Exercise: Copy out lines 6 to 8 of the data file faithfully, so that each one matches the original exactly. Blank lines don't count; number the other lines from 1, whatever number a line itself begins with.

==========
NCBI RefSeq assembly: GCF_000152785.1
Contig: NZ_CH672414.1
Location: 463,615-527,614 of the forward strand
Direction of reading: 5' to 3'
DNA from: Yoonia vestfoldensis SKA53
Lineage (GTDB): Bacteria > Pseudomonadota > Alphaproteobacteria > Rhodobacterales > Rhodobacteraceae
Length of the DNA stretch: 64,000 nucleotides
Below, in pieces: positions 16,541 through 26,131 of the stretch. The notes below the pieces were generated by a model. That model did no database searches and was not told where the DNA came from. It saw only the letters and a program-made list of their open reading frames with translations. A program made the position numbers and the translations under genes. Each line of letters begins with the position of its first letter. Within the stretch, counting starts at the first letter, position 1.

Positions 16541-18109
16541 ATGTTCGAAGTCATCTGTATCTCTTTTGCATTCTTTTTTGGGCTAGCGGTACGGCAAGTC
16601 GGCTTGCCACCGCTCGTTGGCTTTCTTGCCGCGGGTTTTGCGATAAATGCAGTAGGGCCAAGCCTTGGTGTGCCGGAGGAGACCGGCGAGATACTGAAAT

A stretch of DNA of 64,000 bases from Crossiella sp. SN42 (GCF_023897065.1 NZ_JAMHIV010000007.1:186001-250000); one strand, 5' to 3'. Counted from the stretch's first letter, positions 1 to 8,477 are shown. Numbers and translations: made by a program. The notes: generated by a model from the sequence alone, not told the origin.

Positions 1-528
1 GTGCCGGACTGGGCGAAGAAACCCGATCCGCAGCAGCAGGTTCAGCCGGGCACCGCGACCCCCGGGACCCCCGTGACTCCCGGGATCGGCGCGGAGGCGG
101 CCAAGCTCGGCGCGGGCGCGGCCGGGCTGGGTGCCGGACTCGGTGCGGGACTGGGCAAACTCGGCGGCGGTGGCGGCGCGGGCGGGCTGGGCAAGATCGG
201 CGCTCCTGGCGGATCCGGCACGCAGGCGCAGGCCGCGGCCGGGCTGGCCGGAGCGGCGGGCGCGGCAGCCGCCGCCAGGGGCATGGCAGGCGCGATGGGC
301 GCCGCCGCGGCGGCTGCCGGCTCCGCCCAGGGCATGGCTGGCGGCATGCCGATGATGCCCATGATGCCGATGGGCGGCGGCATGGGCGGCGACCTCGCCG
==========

Lineage (GTDB): Bacteria > Pseudomonadota > Alphaproteobacteria > Rhodobacterales > Rhodobacteraceae
Length of the DNA stretch: 64,000 nucleotides
Below, in pieces: positions 16,541 through 26,131 of the stretch. The notes below the pieces were generated by a model. That model did no database searches and was not told where the DNA came from. It saw only the letters and a program-made list of their open reading frames with translations. A program made the position numbers and the translations under genes. Each line of letters begins with the position of its first letter. Within the stretch, counting starts at the first letter, position 1.